Some of the other things that I noticed out in town was that even though it was all quite dusty and dirty and a lot of the areas appeared to be fairly poor, is that people seemed to be quite cheerful, indeed I was impressed at the range of colours of the saris that the women wore. To give an example I would need to break out the bumper book of colours but there were blues, greens, reds, purples, golds, oranges, yellows… other colours.
I also did some shooting. Monday was practice, basically so we could look over the grounds, make sure everything was working and to get our equipment checked by the judges. It was also our introduction to what the weather was going to be like… blue sky and +30 degree temperatures. It was lovely!!
Qualifiying was on Tuesday and while I didn’t do as well as I’d wanted to do I managed to achieve the very important goal of not coming last!!
Wednesday had the individual head-to-heads and the lower team head-to-heads. Having finished in nineteenth postition my first match was against the fourteenth place archer. Ironically, despite travelling all the way to India my very first match was against an English archer who lives in the very next county. In our first set he took the points 56-55, though as I dropped a 7 in with my last shot in all fairness I really lost that set rather than hin winning in. In the second set he won again, this time 57-53, which left me in joint 17th at the end of the day.
In our first team match we were up against Scotland. Scotland started well, pulling out a three point lead after the first twelve shots, but we had a strong second half and not only caught up but ended up winning by five points. Yay us!! Into the semi-finals and the possibility of a medal.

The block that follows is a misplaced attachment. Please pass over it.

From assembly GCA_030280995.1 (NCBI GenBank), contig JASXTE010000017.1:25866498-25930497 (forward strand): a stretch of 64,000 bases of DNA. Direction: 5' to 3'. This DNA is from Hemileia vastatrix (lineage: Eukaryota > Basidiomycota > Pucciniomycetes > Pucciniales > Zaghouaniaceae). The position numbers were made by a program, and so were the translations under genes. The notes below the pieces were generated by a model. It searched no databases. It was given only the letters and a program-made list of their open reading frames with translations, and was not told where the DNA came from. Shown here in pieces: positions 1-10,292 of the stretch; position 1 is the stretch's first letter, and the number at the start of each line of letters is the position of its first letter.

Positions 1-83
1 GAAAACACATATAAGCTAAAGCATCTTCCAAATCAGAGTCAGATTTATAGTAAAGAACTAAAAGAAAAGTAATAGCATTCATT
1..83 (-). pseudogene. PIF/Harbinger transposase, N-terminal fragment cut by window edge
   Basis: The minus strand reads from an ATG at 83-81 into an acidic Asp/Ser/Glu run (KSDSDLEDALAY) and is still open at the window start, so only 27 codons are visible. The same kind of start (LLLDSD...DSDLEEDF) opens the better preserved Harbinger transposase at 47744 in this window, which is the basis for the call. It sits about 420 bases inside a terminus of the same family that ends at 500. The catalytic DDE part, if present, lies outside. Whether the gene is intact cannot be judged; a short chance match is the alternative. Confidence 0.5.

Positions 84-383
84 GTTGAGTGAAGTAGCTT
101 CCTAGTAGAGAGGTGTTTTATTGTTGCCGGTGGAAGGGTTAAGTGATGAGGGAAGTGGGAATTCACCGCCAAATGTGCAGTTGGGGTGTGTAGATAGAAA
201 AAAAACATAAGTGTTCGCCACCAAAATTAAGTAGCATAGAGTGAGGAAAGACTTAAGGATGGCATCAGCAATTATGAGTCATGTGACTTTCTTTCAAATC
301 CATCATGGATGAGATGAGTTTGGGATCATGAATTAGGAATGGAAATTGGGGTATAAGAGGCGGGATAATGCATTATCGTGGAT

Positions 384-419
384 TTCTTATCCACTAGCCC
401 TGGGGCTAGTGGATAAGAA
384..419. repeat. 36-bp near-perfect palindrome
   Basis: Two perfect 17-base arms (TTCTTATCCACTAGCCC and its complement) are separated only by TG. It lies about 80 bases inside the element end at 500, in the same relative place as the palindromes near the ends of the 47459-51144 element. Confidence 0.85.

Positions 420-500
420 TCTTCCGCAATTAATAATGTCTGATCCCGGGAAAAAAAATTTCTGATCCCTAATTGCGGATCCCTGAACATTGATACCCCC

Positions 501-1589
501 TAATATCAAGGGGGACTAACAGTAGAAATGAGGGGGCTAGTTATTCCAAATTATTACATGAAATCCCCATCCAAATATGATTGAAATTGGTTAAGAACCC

Thursday was finals days for the team event. Our first match was against the #1 ranked Malasian team and it went exactly as planed… they scored more points and won!! But never mind, for there was still the bronze medal match against India (who lost to England). While I can’t really claim that we were keeping India worried I can at least claim that we ended up with a really good reason for not winning when one of the guys had an equipment failure that meant he missed the target and caused us a couple minutes of worry as you are not given any time to fix things during a head-to-head match. So once the arrows had been scored we either had to be ready or forfit the match. Thankfully we managed to get the bow fixed and were at least able to finish the match.
Friday were the individual finals and though we had no archers who’d made it that far we all went along anyway to watch… and to teach the Indian team how to chant from the stands.